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Finding Your Voice: How To Find Your Niche In Writing

Probably one of the more devastating "compliments" an artist can receive is that they sound, look or emulate some other famous artist. and, if that's the case, that up-and-comer is going to forever be known as "that one guy who is kinda like that other dude". We're all at fault for this--I'll compare obscure musicians to someone more mainstream when trying to suggest them to friends, or compare artists' methods to others as a way to relate to the art. Regardless, as the person getting this feedback, it means that what you thought was original isn't at all. Which is mostly the case; most originality is not really original or innovative, but that argument will be saved for a later article.

Even writers fall victim to this, and it can be a tough adventure for a new-comer to the reality of writing professionally. I am nowhere near considered a fully professional writer, but, I still had to find my niche and my voice that I felt comfortable with, without relying on trying to emulate a famous author to grab attention. For the longest time I tried to evoke Neil Gaiman (American Gods, Neverwhere) in my work, and before Neil it was Frank Herbert (The Dune Series). It took me years to find my own identity in writing, and even still, I am learning and trying new things. The pro-tips? There are many methods out there, but, I followed these:

Finding a muse. When first becoming an avid writer, one should find a successful author to be a type of standard, or inspiration. or, there could even be multiple inspirations. Writers whose prose really clicks with you, once you do that, you have a medium to base your work on and try to achieve. This doesn't mean, however, copying said person.

Widening your comfort zone. Sometimes people can be a bit close minded and don't like to try new things. However, having a bit of an adventurous side can mean finding something you really love. There are genres I'm comfortable with and others I'm literally intimidated by--but, I still and try to write stories in those uncomfortable genres. One great example is science fiction. I am quite hesitant with it, but, try anyway. Before immediately dismissing something, give it a try. And if it doesn't mesh, then don't pursue it. Easy, yes?

This will give you more experience and find what exactly your strong suits are, and what you can avoid. You could even find a genre you absolutely enjoy, but would've shrugged it off as weird in the beginning.

Appeasing yourself and an audience. A pet peeve of mine is a weak "voice" in writing. I mean when people apologize during their piece, saying sorry either for their opinion or how they might word something or whatever the case may be. This bothers me because the point is to persuade and sound confident in what you're saying, even in writing. Apologizing for your opinions is fruitless, as that said person just essentially wasted a few minutes of their time reading your work when they could've just as easily ignored it. I take on a stronger voice when I write these articles because I know what I want to say and am not sorry for what I might write. It's my opinion and, most of the time I'm trying to help people. You wouldn't be too convinced if I was apologetic and hesitant in my tone, now would you?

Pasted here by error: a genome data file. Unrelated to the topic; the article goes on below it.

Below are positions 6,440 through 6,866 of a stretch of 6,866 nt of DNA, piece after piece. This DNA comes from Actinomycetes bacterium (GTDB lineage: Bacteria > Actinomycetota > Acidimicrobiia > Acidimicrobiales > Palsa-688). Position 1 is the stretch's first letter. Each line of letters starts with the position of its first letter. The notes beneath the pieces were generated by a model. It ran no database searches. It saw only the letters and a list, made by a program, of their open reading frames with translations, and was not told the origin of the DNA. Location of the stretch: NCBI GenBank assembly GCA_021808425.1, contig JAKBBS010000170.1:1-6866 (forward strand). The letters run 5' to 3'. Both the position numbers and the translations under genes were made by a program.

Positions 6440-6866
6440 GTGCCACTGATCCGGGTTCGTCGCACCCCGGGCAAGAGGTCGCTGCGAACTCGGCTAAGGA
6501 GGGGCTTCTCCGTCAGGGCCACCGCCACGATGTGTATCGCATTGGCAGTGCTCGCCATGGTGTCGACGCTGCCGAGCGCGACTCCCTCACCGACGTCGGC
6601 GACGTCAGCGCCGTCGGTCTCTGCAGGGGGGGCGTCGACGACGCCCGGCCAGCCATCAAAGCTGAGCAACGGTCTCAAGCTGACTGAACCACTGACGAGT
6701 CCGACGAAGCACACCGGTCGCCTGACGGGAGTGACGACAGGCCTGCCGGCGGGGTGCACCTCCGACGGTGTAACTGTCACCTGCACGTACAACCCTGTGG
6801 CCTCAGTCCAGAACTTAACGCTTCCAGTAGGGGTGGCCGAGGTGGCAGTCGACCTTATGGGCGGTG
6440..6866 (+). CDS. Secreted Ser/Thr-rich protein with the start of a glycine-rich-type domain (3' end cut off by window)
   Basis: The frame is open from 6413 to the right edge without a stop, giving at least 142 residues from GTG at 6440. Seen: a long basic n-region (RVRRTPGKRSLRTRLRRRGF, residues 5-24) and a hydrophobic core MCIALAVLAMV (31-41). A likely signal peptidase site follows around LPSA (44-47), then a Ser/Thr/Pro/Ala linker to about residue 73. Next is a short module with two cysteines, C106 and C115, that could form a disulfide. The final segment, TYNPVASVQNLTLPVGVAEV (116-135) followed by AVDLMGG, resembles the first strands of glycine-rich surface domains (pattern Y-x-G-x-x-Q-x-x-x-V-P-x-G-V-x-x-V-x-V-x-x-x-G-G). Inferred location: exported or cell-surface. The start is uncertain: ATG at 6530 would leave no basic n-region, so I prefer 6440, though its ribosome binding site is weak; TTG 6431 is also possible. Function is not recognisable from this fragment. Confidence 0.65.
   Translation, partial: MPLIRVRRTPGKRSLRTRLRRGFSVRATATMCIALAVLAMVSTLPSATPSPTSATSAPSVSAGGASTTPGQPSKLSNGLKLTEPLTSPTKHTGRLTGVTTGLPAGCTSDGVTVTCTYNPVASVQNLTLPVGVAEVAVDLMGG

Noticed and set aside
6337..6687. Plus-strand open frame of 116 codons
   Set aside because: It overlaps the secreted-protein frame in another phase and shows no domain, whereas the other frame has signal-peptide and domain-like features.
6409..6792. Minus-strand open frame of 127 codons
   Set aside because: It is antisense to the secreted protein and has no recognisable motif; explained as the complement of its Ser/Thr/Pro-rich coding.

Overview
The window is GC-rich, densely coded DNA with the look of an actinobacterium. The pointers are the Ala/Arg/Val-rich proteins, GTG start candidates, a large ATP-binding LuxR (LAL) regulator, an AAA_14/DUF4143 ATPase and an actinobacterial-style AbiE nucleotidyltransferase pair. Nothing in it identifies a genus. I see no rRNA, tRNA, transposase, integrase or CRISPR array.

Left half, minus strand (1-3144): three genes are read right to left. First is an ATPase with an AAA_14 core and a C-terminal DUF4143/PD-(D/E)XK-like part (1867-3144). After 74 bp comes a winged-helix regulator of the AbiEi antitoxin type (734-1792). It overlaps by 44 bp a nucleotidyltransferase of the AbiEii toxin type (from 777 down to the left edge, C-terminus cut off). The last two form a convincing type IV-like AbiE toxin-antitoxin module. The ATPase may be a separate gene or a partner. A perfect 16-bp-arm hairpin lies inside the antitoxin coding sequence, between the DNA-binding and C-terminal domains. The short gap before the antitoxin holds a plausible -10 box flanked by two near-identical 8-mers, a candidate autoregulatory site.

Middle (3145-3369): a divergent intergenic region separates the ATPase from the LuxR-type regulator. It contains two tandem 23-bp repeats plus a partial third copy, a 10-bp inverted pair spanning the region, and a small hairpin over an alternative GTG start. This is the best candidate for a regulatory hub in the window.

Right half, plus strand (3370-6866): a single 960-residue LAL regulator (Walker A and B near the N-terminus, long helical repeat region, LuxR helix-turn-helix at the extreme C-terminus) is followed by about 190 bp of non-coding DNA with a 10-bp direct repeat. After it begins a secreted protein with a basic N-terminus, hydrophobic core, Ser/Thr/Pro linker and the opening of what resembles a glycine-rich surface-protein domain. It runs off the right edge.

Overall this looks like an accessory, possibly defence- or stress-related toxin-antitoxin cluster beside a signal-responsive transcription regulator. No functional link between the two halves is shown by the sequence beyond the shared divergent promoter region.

The second part of this is never ever force yourself to write a certain way to appease the audience at hand. And if someone tries to sway you otherwise, then they obviously have been hanging around school for a bit too long. Write however you feel comfortable writing, essentially. There will always be an audience.

Word choice. This ties in with the above statement in that you should never try and impress with your wordage, but rather keep your writing eclectic for the sake of sounding interesting. An expansive vocabulary can both be a blessing and curse--and usually is a tool for the pretentious--so, please, be courteous in your wordiness. Word usage is connected to personality; if you're adding in complex words to your piece that you normally wouldn't use, let alone know, then that is pretty much being superficial. This isn't a competition, contrary to belief.

Be confident and be open to suggestion. Always show pride in your work, but don't be too cocky. Never be intimidated by people analyzing your work, since it is a very healthy thing to do--it's how people discover what they like or don't like. While most writers like to lull their selves into a false security that everyone will praise their work, this is not the case in reality. Some people might not like your writing style but rather than worrying over it, just accept it as is and continue to write! If you have a growing fandom, focus on them. And if an editor or peer tells you to possibly revise something, never think that they assume your work is utter poop. If anything, they're merely trying to help.

Continue writing. If you're passionate about something, whether it is writing or something else, then pursue it! Keep writing and let the haters hate. With a constant flow of writing comes the wonderful growth of experience; as you progress and get older, your style and voice will continuously take shape and become comfortable to you. Don't give up!

By S. Mercedes - Freelance writer and journalist who specializes in technology, music, business and some how to's.  



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